Today was another glorious day, made all the more enjoyable by the opportunity to lead a hedgerow basket making course on the reserve, utilising many of the materials found here. I was joined by an eager group of participants, all of whom had very little or no experience of basket making, so framework was a great introduction to the craft.
We began with a short wander gathering our materials:
Hedgerow materials add both colour and texture to baskets, although some of the brighter colours will fade as the cuttings dry out. Flexible climbers such as honeysuckle and ivy are great, as are different willows and dogwoods. Whilst we have no dogwood growing on the reserve, there were still plenty of other materials available and I had managed to take some dogwood cuttings from elsewhere so vibrant reds and greens could also be incorporated into the weaving. If a material can be bent around your wrist it can probably be included somewhere!
We then used some of the thicker willow rods to create two hoops, which form the basket’s frame: one hoop is the rim of the basket whilst the other is the handle and base. These were bound together using a ‘god’s eye weave’, or circular lashing which wraps around each rib in turn in an anti-clockwise direction. After securing the two hoops, thicker lengths of willow were used to create ribs which were placed under the rim of the basket so they rested on the god’s eye weave:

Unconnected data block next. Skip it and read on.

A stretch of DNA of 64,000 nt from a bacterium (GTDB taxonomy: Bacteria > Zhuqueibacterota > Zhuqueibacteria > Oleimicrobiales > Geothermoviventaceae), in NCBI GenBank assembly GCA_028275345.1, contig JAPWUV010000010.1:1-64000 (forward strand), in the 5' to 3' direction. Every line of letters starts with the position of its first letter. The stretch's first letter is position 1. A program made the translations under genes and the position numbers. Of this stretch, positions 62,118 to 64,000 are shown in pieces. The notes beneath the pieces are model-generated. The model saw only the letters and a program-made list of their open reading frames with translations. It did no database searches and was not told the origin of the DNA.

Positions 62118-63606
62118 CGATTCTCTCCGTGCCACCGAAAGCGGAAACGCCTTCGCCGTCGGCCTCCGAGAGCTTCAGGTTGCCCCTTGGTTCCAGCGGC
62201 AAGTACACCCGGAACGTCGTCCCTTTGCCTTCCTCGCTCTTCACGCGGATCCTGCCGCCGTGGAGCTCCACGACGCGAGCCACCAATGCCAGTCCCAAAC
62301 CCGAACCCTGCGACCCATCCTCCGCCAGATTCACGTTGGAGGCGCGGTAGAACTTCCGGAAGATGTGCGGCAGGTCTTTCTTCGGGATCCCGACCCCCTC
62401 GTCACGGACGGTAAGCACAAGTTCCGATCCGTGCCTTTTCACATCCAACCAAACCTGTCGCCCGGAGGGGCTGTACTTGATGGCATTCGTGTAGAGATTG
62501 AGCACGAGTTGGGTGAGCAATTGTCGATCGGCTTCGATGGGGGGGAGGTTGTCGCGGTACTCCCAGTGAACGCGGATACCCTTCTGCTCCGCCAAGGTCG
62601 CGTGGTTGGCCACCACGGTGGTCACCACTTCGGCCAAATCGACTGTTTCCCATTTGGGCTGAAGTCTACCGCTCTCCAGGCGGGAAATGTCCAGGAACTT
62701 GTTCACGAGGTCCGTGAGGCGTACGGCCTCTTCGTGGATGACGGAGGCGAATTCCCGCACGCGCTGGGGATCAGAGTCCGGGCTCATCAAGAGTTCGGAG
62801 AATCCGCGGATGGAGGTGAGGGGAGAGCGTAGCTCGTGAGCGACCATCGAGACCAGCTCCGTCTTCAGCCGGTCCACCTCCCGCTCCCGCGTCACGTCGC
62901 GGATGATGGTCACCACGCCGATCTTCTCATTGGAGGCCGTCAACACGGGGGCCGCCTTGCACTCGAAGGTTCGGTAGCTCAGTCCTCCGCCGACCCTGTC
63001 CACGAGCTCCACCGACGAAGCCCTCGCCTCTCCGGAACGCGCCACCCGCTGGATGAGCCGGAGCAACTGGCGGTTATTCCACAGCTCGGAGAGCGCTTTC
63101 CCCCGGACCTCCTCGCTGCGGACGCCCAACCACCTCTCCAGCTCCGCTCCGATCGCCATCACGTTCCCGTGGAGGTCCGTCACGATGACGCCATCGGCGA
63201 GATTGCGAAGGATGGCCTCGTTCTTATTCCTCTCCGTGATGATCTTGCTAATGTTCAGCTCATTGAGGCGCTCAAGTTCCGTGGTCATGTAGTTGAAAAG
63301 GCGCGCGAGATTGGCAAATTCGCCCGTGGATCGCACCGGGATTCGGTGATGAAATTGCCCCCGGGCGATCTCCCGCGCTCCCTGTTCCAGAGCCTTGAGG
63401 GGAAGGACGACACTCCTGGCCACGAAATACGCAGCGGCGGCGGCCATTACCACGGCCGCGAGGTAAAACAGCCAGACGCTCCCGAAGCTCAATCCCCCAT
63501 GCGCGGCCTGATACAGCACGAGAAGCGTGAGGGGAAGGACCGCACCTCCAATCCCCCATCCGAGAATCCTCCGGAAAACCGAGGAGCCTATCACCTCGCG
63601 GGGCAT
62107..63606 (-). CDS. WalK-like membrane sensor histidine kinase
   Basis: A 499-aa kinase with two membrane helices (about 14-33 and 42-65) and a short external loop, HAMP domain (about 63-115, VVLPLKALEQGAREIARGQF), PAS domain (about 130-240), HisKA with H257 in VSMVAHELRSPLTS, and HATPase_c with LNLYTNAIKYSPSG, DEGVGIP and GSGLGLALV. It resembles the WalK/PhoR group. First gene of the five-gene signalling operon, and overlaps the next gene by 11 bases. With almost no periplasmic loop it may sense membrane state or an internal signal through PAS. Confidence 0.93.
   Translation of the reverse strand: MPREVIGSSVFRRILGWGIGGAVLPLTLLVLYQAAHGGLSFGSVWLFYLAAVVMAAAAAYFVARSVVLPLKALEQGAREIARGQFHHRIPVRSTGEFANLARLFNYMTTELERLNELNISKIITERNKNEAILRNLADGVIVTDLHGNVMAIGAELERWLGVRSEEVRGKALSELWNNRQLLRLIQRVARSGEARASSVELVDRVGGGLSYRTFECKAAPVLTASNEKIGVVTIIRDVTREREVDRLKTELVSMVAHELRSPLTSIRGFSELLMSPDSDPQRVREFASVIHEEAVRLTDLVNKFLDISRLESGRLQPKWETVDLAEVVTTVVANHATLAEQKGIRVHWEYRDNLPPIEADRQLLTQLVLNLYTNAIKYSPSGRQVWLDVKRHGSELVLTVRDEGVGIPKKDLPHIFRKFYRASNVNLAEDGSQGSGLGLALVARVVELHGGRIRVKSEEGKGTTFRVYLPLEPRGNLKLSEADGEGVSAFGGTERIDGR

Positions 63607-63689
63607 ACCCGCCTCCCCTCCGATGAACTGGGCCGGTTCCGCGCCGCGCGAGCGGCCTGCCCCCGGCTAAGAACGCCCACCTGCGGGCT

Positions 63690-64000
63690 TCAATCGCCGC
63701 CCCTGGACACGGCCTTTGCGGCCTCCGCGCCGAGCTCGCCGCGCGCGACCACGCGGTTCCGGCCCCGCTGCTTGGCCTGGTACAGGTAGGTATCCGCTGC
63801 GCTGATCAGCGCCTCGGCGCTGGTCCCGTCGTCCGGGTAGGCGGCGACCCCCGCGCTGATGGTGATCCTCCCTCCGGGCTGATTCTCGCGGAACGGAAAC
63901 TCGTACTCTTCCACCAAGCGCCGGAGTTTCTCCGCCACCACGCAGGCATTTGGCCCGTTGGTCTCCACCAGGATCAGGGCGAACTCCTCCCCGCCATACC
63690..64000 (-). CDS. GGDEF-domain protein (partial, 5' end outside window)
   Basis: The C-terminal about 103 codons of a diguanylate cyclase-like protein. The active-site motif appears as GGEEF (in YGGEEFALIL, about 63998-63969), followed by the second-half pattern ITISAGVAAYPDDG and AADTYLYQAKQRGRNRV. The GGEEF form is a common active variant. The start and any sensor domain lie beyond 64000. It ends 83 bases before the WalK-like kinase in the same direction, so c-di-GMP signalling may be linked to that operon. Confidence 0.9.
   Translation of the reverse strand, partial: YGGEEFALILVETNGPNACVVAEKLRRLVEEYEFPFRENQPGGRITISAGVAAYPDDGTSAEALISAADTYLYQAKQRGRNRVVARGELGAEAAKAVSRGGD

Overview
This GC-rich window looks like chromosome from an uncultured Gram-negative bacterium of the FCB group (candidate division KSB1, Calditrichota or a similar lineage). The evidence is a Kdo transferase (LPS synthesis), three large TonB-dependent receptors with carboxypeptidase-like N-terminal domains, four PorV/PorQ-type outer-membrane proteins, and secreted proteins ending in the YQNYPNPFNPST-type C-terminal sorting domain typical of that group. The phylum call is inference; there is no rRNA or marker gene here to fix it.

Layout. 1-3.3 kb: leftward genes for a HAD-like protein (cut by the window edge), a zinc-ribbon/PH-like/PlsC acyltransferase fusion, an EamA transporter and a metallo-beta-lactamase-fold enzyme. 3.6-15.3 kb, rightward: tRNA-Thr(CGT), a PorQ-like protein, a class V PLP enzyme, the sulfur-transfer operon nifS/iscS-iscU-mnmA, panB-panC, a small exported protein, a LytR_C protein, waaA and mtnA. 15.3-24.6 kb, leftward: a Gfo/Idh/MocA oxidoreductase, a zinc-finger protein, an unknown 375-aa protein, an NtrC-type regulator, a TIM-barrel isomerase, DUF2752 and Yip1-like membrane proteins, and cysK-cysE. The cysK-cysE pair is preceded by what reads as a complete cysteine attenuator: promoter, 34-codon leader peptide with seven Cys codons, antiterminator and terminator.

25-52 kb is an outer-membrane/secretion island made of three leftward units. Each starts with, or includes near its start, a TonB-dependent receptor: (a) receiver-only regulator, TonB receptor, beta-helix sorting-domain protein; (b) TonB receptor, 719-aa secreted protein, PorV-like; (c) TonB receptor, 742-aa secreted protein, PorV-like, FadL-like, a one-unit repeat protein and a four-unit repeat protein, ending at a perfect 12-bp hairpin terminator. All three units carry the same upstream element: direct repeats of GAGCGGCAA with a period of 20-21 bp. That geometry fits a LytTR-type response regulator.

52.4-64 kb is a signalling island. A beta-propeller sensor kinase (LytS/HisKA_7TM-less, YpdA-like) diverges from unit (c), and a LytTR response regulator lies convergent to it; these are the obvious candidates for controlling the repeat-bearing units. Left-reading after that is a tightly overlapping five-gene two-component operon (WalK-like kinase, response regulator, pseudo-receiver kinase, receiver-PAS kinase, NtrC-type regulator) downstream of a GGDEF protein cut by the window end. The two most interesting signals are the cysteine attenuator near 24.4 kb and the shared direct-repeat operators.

It was then time to build up the body of the basket using and experimenting with the different materials we had collected on our wander:
Finally, our foray into hedgerow basket making was complete, with some lovely colourful results!
Hopefully the weather will be as lovely for our local craft event next Sunday, 20th March. We will be joined by a local basket maker, Malcolm Fay, who will be demonstrating the craft of round willow basket making, along with volunteer Geoff Knott who will be wood turning. Other demonstrations will include coppice crafts and hurdle making.
In addition to the above demonstrations there will be other locally produced items available to both see and buy, including jewellery, leatherwork, paintings and photography as well as craft activities for children. Please though remember to bring cash as not all stallholders may be able to take a card payment. Tea, coffee and cake will also be available, courtesy of Walking Picnics.
We hope you can join us then!
On the bird front, the bittern was seen today from Ivy North hide.